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Sigh, she does have a warped neck, but she's home from the banjo doctor

Posted by arcticpoppy on Saturday, March 13, 2010

I got my banjo back from the luthier to find she really does have a warped neck, but with some tweaking of the bridge the hopes are that the impact on tuning will only be minimally noticed.  Aaargh, I still notice it, but...as they say...it's only a banjo.  :)    (but it's MY banjo!) 

Otherwise, sounding good, and I'm remembering that I promised Banjoike a video, so I'd better go practice practice practice...........          Nancy



5 comments on “Sigh, she does have a warped neck, but she's home from the banjo doctor”

edavidt Says:
Saturday, March 13, 2010 @1:18:25 PM

Nancy,

My philosophy with banjos is this: each banjo is unique, has strengths and limitations. My task, when playing is to try and bring out the best of the instrument. I use tunings and play tunes that work best for that particular instrument. And I don't push the instrument musically where it doesn't seem to want to go. (I guess this philosophy works better when you have more than one banjo - I have 4 pretty good banjos and they are all different!).

Sometimes, I find that an instrument just doesn't work for me, so I let it go.

I have found that I take the same approach when I have to work for some one else (I am currently self employed). I spend the first few weeks with a new supervisor sizing them up for their strengths, and I work with the strengths to get my work done. In a small way, this keeps me in charge, rather than the other way around. If it doesn't work for me, I let it go. I have left more than one job without burning bridges, but knowing it was time to let it go.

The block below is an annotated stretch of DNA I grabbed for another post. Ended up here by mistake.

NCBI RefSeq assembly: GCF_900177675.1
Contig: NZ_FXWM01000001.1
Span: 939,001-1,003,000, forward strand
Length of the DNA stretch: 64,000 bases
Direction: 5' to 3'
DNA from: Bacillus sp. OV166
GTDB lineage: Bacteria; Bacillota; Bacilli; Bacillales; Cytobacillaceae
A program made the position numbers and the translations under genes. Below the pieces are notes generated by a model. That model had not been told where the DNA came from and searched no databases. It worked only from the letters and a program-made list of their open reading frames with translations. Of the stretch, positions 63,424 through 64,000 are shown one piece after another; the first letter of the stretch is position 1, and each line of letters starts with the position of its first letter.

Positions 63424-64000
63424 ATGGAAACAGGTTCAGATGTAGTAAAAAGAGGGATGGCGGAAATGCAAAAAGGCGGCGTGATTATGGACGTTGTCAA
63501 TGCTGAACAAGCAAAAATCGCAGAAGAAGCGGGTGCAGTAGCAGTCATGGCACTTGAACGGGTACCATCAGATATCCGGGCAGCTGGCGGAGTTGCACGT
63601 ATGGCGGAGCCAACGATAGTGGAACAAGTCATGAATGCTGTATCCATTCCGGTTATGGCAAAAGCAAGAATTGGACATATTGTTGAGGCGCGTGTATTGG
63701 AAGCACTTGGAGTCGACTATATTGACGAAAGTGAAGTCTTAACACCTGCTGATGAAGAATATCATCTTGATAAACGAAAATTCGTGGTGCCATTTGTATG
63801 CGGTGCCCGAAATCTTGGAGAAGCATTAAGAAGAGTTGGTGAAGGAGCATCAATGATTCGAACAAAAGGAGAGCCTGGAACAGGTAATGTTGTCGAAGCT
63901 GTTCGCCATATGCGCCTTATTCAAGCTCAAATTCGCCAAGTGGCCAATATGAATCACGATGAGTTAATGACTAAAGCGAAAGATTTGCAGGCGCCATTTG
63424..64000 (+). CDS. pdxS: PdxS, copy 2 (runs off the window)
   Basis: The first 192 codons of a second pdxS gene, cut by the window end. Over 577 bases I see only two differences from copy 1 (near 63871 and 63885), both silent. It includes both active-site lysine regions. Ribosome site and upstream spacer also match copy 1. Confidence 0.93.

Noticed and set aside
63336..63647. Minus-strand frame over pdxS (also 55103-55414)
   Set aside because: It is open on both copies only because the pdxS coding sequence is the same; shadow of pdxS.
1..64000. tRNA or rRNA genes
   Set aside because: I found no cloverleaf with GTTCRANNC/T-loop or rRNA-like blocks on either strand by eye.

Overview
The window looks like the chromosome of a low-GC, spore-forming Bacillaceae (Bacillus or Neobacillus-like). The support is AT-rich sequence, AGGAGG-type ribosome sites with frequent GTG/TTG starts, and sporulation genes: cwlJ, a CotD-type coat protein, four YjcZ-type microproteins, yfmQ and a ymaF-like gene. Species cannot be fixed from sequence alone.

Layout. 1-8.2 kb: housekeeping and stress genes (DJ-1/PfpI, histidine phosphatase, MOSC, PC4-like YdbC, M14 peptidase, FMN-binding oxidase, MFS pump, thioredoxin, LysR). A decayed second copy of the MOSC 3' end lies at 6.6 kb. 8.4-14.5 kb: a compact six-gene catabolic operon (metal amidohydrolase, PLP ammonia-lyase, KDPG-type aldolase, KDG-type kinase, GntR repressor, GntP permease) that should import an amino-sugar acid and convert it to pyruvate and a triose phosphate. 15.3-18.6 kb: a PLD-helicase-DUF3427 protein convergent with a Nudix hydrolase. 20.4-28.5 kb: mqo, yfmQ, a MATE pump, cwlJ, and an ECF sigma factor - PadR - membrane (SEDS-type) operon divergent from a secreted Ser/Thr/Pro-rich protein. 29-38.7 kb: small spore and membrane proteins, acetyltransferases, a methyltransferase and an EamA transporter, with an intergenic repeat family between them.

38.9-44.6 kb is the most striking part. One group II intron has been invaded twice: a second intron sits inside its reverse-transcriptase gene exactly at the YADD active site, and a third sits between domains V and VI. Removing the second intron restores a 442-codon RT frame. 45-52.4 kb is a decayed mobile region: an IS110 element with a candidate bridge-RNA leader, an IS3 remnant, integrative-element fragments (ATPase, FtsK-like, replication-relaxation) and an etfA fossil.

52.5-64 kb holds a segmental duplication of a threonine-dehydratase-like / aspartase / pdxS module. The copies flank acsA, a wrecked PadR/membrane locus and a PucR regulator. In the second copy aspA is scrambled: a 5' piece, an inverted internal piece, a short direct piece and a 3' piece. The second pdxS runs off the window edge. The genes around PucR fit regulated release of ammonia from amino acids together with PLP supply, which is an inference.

Anyway, good luck with settling into your banjo. I want to check out the video.

arcticpoppy Says:
Saturday, March 13, 2010 @5:05:53 PM

Thanks, Dave. Tee hee, I actually was originally planning on selling this banjo after one I've ordered arrives this summer. (More on that much later.) But I love what you said. Not that I didn't know that musical instruments each have their own spirits before, but it's fun to get to know this one! And...to figure out how I can "beat it at its own game" by just adjusting my left hand finger placement at some very strategic times!

PruchaLegend Says:
Saturday, March 13, 2010 @8:26:53 PM

Hey, Arctic! Sorry to hear about your problem. Have you tried to contact the original builder? You may be able to get a new neck built for a reasonable cost. Also, there are several neck builders that you can find in the BHO links. One other thought is that Gold Tone builds a graphite neck that they say is impervious to humidity and temperature. They will even install it for you if you send the pot to them. You can check them out at http://www.goldtone.com/products/w/c/59/Necks.
I hope this gives you some ideas if you haven't thought of them before.

arcticpoppy Says:
Saturday, March 13, 2010 @11:19:16 PM

Thank you, PruchaLegend. Earlier this evening I was thinking about some of the things you suggested. This banjo has a Dobson-style neck...they wouldn't be more susceptible to warping, would they? Anyway, it does seem like it could be easily replaced -- yeah banjos! The damage is most audible in open G tuning -- on the G string -- I didn't notice it quite as much in D or C tunings. Anyway, thank you for your ideas...maybe I should just get one of the graphite ones :)

PruchaLegend Says:
Sunday, March 14, 2010 @8:45:26 PM

There is a string in the Bluegrass forum titled "New Banjo Neck" that you might be interested in. I'm sorry, I don't know anything about Dobson necks so I can't help you there. Hope you can get it fixed inexpensively.

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